No-tax-hike pledge creates Republican rift, potential roadblock to deficit deal - ( Republicans are feuding over whether to abandon the party’s long-held opposition to higher taxes in pursuit of a deficit-cutting deal with Democrats. The rift in the Republican ranks has surfaced in a bitter back-and-forth between two heroes of the conservative movement: Sen. Tom Coburn of Oklahoma, who has been working with a bipartisan group of senators on a compromise to reduce government borrowing, and Grover Norquist, author of the no-tax-increase pledge that has become a rite of passage for GOP candidates. At stake is a pillar of Republican orthodoxy that has for decades united every wing of the party in a quest to shrink government’s reach. As the battle over the federal deficit escalates in Washington, the two men are sparring over Coburn’s seemingly narrow proposal to eliminate a $5 billion annual tax break awarded to companies that blend ethanol into gasoline. But both sides say this cuts to the core of a quandary for the GOP: Will the cause of trimming deficits run aground on the conservative principle that the government must not increase the amount of money it takes in through taxes?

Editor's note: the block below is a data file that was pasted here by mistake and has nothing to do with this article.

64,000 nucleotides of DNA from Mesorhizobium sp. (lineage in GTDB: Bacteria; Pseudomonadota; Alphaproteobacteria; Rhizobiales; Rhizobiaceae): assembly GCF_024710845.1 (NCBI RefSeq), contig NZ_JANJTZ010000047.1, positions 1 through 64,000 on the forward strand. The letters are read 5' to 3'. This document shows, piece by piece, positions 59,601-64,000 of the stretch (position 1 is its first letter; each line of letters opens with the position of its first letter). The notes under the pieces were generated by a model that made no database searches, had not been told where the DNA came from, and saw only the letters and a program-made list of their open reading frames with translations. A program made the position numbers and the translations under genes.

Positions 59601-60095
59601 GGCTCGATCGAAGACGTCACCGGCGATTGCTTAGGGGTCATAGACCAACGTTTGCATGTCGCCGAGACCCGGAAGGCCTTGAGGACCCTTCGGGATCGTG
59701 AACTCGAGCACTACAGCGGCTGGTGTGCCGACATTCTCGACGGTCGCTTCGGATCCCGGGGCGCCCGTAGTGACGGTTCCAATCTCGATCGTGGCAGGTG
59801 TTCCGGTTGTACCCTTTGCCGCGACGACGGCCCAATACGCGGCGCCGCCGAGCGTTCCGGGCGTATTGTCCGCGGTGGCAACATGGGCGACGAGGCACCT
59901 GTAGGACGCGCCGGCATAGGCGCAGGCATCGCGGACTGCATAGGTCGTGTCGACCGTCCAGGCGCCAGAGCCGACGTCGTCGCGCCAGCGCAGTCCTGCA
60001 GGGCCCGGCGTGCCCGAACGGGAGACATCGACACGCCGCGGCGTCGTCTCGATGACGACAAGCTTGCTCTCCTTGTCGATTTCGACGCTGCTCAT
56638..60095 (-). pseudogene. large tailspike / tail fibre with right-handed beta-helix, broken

Moody’s Cuts Ireland Rating Two Levels, Outlook Negative - ( Ireland’s credit rating was cut two levels by Moody’s Investors Service to the lowest investment grade as the government struggles to lower the budget deficit and restore economic growth. Moody’s reduced the rating to Baa3 from Baa1, leaving the country’s outlook on negative, according to an e-mailed statement today. That’s the same rating as Iceland, Tunisia,Romania and Brazil. Standard & Poor’s on April 1 cut Ireland’s rating one level to BBB+ with a stable outlook. Irish taxpayers may spend as much as 100 billion euros ($145 billion) trying to solve Europe’s worst banking crisis as the country draws funds from last year’s bailout. Ireland is trying to convince investors at home and abroad it has finally plugged the hole in its lenders after four failed attempts following the collapse of the country’s property boom in 2007.